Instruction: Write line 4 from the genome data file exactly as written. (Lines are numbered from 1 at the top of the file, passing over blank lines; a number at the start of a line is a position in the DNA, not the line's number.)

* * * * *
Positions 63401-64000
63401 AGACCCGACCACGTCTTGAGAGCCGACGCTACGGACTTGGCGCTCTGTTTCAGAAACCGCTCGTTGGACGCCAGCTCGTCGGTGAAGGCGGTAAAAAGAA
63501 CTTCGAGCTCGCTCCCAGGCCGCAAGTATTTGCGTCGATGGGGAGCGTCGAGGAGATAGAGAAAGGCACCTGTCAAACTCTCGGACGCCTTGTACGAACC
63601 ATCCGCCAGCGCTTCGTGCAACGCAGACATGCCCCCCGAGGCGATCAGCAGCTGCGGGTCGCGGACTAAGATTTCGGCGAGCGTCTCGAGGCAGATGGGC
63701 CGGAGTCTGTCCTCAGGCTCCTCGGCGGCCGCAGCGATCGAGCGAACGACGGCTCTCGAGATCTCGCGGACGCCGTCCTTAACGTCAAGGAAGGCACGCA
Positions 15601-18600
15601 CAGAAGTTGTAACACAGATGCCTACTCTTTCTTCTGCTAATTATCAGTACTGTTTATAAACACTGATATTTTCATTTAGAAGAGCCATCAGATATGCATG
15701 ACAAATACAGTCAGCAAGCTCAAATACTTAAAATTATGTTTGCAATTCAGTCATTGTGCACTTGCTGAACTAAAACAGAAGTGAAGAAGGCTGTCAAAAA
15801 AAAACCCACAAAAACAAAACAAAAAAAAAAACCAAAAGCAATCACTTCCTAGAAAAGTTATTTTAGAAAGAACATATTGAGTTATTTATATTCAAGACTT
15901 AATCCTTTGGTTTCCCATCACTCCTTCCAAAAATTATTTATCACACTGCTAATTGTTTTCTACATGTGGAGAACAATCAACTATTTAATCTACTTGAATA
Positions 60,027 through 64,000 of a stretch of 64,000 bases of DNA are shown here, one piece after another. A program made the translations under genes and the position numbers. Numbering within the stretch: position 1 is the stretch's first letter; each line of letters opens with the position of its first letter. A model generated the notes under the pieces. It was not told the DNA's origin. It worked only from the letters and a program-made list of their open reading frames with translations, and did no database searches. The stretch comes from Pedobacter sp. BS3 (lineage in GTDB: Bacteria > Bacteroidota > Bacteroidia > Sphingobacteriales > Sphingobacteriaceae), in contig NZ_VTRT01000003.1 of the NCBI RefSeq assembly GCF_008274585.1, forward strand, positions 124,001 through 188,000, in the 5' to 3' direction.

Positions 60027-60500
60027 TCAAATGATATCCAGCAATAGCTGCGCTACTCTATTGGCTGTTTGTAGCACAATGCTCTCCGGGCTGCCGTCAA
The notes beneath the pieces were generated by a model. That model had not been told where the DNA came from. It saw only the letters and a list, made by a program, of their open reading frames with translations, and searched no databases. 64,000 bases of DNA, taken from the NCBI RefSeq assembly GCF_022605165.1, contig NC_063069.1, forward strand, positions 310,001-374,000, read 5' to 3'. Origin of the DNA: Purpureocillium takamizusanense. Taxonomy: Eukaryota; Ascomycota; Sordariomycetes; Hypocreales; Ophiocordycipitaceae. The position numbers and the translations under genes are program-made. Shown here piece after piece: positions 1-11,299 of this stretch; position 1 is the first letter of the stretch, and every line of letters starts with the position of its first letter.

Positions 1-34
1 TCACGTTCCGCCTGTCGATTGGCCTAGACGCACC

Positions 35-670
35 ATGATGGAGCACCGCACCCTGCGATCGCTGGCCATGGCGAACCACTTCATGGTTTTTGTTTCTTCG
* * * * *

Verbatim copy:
63601 ATCCGCCAGCGCTTCGTGCAACGCAGACATGCCCCCCGAGGCGATCAGCAGCTGCGGGTCGCGGACTAAGATTTCGGCGAGCGTCTCGAGGCAGATGGGC